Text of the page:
Bystander Awareness Training VIRTUAL

ADVANCEGeo Bystander Intervention Workshop

  • Thursday – November 2, 2023: 5:30-8:30pm (Pacific Time)
  • Virtual Workshop
  • Fee:  $10 ($5 for Students/Early Career Professionals)
  • Register:
  • Get certified — Earn an Approved Bystander ribbon for your Annual Meeting name badge

This interactive session describes different types of exclusionary behaviors that affect recruitment and retention into STEM, the academic practices and institutional structures that allow for exclusionary behaviors to persist, and provides training in personal intervention strategies to protect and support targets of exclusionary behaviors. As a result of this session, participants will be able to identify: (1) different ways in which harassment, bullying, and other types of exclusionary behaviors can manifest in research environments; (2) strategies for bystander intervention, and (3) resources for cultural change in academic institutions and professional societies.  

All participants will be provided with handouts that describe the bystander intervention strategies and point to resources related to the issues discussed. Participants will be asked to complete a short survey at the end of the workshop to provide feedback to the facilitators.   Breakout groups of up to 20 people with facilitators from AdvanceGeo leading the discussion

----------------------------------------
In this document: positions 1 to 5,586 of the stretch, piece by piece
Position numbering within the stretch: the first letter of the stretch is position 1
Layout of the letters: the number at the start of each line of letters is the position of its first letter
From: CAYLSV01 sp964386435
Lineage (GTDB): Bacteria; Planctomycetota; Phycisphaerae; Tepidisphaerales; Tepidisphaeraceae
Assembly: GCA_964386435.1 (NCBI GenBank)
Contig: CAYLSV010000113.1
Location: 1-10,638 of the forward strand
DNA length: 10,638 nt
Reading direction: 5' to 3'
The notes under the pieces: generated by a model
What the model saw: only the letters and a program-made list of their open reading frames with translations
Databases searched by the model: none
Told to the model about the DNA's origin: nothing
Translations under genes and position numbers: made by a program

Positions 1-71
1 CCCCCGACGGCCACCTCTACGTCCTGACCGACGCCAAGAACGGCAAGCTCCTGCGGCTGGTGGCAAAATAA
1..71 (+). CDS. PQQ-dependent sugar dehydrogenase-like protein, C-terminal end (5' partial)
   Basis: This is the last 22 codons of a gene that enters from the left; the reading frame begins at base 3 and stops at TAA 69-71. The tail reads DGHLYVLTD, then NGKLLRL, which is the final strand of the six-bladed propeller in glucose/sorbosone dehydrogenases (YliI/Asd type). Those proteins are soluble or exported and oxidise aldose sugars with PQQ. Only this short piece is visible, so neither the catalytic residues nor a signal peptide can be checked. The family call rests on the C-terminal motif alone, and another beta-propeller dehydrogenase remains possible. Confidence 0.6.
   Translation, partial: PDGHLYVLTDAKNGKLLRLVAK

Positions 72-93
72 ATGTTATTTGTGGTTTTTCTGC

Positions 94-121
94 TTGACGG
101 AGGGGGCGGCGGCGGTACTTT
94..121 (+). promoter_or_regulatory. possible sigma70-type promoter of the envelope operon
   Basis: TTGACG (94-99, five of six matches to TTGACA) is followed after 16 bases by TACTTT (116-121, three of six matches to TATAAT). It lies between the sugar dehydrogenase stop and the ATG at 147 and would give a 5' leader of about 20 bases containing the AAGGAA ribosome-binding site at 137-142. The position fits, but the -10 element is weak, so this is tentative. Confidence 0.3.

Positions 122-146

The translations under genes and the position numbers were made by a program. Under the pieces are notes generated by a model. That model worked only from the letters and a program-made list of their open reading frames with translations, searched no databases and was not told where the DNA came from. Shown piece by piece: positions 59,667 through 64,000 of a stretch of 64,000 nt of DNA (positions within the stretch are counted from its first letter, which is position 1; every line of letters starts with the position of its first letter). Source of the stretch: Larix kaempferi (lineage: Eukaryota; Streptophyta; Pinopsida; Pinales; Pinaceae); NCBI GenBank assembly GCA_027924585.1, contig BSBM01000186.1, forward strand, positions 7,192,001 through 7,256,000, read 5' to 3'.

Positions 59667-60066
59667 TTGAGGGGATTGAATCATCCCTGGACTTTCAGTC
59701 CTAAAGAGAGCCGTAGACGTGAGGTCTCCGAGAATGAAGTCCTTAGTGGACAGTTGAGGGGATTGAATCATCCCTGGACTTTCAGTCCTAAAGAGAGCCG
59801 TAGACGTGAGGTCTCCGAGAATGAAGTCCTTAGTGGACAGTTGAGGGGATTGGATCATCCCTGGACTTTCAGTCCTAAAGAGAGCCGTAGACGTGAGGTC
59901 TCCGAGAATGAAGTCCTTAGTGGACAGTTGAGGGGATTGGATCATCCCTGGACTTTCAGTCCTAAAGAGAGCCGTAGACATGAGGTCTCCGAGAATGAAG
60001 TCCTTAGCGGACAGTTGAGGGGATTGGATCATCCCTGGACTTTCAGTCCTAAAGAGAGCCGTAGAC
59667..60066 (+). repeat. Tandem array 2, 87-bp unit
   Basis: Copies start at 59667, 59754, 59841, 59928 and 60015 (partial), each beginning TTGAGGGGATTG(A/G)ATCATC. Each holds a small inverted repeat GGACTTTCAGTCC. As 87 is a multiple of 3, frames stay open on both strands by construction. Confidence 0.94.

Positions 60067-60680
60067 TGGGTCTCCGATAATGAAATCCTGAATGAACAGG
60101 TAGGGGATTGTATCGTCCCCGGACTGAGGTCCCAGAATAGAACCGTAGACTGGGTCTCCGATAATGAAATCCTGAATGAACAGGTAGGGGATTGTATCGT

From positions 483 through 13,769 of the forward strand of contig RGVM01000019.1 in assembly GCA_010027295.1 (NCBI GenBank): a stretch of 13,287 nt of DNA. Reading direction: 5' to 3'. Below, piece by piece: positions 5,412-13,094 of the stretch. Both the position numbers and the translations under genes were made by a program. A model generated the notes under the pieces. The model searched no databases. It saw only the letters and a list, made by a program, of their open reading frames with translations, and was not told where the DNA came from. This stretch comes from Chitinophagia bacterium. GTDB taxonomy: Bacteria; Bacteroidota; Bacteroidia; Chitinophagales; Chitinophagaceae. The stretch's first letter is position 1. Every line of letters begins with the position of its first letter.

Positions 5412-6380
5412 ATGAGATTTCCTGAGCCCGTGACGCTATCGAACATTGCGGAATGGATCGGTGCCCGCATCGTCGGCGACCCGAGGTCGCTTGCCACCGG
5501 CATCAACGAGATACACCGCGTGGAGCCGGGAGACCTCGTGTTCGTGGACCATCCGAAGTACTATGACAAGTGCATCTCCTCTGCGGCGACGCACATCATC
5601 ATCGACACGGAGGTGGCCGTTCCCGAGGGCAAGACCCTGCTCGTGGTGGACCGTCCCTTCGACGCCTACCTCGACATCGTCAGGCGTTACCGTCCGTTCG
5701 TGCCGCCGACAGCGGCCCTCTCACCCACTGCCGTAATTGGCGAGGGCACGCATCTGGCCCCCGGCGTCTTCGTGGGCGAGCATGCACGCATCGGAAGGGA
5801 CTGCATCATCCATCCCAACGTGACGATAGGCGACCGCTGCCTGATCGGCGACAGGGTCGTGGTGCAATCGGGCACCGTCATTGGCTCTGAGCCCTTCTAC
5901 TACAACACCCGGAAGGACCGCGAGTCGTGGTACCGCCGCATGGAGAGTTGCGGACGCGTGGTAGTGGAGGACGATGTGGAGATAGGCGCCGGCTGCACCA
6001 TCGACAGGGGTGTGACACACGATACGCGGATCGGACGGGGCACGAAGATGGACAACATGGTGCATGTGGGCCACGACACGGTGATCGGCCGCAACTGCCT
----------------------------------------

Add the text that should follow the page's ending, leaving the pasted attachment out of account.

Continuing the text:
ADVANCEGeo is a partnership of representatives from the Earth Science Women’s Network, Association for Women Geoscientists, and the American Geophysical Union to address the problem of sexual harassment and other exclusionary behaviors that lead to hostile working and learning climates in the earth, space and environmental sciences. Together, we have developed bystander intervention education training through a four-year, $1.1 million grant from the National Science Foundation ADVANCE program.

We take a multi-level approach to transform workplace climate: at the institutional level, by addressing academic cultures through the leadership of scientific societies and on campus efforts; structurally, through policies and processes that guide professional conduct and response to sexual and other types of harassment; and individually, through education and empowerment of all members of our community.